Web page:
Some mosquitoes made me rush, but I started hiking at 8:15 a.m. It was already warm, and I didn't need anything clothing-wise but my hat, T shirt, and shorts, all day. I had three liters of water and a can of diet soda.

Shortly coming to the junction with the Tahoe Rim Trail, I took a short rest, drinking some water. Hiking up the TRT trail to the east, I snapped several close-ups of the wildflowers. This was nothing especially new, but I like doing short stops to enjoy the floral beauty. After about two hours, I came to the high saddle and saw the sign for the new Freel Peak Trail. This made for a rest. If the thin air got me, I'd head back this way. Many people get affected by being above 10,000 feet.

The new peak trail had rock steps and switchbacks. It closely followed the route of the former use trail, and a nice surprise was a rock knife edge of sorts above some cliffs. I snapped many more close-ups of the wildflowers, and savored being here, doing this. One other hiker had come down, with more hiking into town for him. This was the only other person that I saw all day up here. Then, in some 3:10 from the start, I topped out.

All of the peaks today had registers. I looked through all of them, to see who has climbed these peaks. Mostly locals. I did my usual vista captures, and worried a bit about running out of water. It was pretty warm, and I had no need for additional clothing. I had my heavy day pack, although pretty used to it, now. Drinking my can of cold soda, that perked me up a bit.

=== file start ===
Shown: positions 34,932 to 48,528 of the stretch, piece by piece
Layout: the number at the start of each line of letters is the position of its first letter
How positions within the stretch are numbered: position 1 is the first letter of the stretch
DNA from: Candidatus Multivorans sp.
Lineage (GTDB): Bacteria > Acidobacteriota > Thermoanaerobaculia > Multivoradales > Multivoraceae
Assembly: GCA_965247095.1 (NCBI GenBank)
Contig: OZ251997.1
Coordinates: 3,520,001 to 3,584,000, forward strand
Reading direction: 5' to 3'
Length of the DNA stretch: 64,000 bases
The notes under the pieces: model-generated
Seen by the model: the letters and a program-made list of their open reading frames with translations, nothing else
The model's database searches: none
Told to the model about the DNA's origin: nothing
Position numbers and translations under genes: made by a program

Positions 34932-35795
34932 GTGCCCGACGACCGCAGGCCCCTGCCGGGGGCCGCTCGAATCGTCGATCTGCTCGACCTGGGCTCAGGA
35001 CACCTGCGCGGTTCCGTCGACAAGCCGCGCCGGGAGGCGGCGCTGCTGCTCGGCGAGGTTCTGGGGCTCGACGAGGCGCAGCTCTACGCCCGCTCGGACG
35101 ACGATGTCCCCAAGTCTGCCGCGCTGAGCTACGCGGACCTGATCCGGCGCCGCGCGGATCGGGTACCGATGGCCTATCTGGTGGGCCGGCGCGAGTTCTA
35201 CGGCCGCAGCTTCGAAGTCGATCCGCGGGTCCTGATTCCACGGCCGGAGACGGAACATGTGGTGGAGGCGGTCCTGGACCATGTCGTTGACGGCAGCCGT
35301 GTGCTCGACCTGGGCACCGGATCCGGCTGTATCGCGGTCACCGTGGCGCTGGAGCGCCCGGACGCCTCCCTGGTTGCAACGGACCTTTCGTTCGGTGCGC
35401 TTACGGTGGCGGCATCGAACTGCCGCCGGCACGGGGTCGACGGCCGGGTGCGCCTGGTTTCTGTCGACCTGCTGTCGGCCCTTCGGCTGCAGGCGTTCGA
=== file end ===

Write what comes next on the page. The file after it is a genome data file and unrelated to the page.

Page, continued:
Setting out for the next peak, Jobs Sister, I took a use trail that followed a pipeline down the hill. I recalled that there was a better trail down, but I was now committed to this steeper trail straight down.

The use trails are all quite visible, and I quickly traversed eastward to climb the 400' gain to the top of Jobs Sister. I was wondering if I was hearing voices, but I saw no one else. After taking pictures and looking at the register, which was bent up, so hard to photograph, I saw a scree trail down the side of Jobs Sister, headed to Jobs Peak. This was sandy and steep, and was the most dangerous part of the route today. I had to be cautious, not wishing a freak accident, like a slip on sand over smooth rocks. I found then that I was really totalling my old lightweight boots, with a large part of each of my soles worn out. The highly traveled use trail down was easy to follow, though, and soon I was at the low saddle between the two latter peaks.